Under the Proceeds of Crime Act 2002 (POCA), you are required to make a report if you suspect that someone is engaging in money laundering, which requires that you suspect that someone has criminal property.
Clean or consistent with risk?
If you are concerned about a transaction, consider firstly: am I concerned that the person is not who they say they are, or am I concerned about the source of the funds? If it is the later, then further identity information will not assist in mitigating the risk.
As such, for each retainer, it is important to have an understanding of where the funds to finance the transaction are coming from. That information will then help you decide the level of scrutiny, if any, required of that source.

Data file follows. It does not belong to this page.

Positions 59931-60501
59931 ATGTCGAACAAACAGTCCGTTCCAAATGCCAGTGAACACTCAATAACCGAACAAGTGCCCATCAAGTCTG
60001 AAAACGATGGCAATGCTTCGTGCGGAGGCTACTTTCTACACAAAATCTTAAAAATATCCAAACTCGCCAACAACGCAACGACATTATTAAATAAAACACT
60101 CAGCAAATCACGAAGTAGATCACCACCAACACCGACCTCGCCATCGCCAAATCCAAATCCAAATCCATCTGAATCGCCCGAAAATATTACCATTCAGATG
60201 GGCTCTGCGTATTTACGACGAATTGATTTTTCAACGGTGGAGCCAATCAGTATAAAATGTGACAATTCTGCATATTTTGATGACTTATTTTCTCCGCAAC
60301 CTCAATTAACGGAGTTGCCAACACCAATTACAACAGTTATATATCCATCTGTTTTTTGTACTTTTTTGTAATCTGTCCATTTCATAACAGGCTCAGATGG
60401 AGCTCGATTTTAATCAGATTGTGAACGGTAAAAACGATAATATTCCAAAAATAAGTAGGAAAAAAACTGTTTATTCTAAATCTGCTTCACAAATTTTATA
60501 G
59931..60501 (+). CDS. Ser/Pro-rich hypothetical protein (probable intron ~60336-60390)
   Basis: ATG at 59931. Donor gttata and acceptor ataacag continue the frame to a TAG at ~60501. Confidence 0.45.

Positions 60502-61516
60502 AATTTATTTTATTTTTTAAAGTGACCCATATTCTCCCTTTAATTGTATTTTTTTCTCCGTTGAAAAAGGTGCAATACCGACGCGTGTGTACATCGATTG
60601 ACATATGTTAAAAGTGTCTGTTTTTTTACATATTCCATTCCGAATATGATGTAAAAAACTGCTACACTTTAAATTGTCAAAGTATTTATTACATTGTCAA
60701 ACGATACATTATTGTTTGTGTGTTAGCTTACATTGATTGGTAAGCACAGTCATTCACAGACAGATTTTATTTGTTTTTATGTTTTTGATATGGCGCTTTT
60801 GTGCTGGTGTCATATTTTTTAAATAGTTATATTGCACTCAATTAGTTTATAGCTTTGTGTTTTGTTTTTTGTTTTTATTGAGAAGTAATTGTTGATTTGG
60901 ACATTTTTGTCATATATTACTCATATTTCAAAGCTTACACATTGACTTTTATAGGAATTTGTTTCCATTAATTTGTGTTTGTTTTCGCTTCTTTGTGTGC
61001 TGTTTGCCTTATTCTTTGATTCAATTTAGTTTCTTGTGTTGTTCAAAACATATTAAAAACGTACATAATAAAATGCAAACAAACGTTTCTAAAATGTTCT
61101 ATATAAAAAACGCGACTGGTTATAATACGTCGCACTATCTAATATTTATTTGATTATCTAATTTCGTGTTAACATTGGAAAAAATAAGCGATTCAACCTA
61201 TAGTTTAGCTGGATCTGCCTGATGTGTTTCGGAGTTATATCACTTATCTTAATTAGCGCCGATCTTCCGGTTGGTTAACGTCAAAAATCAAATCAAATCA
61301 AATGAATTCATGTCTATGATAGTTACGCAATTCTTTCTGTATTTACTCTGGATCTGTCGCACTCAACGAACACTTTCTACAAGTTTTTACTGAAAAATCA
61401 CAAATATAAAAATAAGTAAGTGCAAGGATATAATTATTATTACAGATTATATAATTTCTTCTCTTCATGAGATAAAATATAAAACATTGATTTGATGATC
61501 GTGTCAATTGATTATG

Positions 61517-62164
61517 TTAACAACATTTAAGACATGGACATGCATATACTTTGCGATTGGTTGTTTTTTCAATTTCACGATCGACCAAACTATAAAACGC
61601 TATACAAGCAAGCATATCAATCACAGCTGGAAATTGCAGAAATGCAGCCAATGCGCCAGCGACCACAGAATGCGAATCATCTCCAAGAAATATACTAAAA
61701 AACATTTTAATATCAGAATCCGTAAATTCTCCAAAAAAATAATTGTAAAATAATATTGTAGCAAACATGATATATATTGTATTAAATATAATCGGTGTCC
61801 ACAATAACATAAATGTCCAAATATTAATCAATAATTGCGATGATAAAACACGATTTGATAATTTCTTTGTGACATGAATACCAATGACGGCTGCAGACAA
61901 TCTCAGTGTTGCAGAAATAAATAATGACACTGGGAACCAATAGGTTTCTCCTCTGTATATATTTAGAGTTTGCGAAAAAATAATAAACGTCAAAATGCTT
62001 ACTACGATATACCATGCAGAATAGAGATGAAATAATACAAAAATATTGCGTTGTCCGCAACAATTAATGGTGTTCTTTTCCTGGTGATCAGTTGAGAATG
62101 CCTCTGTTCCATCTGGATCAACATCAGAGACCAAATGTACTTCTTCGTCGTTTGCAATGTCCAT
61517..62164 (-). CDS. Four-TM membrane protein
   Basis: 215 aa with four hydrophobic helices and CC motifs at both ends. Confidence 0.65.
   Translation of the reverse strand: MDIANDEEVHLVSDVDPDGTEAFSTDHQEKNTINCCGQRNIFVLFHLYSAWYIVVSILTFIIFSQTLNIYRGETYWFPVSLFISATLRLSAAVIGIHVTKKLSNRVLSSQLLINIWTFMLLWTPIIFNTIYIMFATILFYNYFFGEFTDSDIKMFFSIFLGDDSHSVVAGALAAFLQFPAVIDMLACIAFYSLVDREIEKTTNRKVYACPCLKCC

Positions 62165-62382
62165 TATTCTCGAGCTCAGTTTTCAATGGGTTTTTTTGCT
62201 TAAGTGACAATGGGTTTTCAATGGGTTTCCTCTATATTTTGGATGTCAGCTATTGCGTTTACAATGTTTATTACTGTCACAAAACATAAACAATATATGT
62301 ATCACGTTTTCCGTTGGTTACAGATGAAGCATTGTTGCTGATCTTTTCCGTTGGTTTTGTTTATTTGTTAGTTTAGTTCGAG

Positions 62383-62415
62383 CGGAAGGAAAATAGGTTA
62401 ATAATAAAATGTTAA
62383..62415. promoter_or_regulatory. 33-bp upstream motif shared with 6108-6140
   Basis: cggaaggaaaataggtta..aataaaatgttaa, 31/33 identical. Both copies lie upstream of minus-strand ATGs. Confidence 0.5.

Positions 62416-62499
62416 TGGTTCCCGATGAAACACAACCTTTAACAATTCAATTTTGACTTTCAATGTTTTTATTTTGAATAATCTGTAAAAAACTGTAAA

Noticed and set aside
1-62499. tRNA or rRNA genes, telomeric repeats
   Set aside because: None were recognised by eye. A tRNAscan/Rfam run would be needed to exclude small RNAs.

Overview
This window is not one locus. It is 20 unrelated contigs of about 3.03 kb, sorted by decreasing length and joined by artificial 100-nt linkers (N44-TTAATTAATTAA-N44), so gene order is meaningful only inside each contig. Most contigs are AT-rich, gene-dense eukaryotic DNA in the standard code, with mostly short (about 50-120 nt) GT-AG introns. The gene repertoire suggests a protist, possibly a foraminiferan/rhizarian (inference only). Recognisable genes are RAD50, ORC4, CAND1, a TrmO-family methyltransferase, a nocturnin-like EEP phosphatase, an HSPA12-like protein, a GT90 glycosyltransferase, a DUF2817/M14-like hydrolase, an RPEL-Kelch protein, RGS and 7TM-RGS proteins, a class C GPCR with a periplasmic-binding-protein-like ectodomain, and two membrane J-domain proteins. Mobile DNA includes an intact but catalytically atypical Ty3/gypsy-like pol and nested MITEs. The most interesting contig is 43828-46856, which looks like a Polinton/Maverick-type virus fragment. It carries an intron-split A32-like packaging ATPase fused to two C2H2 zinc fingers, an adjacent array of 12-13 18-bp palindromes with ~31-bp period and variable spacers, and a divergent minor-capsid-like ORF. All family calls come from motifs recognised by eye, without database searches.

You are not required to question a wealthy private client about their entire financial history just because they may at some point have avoided paying tax, nor are you required to undertake detailed due diligence of a business to see if some point they failed to pay for a required regulatory licence.
You are required to consider whether the source of funds is consistent with the risk profile of the client, the retainer and their business.
When dealing with a PEP, you also need to consider, is there any information about corruption or evidence that government funds are being used inappropriately.
Supporting documents or proof?
There is no obligation to obtain proof of the source of funds at all, let alone beyond a reasonable doubt.
However, it may be prudent to ask for some supporting evidence to confirm the information provided.
Where such supporting evidence is provided, it is important that you look at that evidence to see if it is actually consistent with the client's explanation or whether it throws up more questions.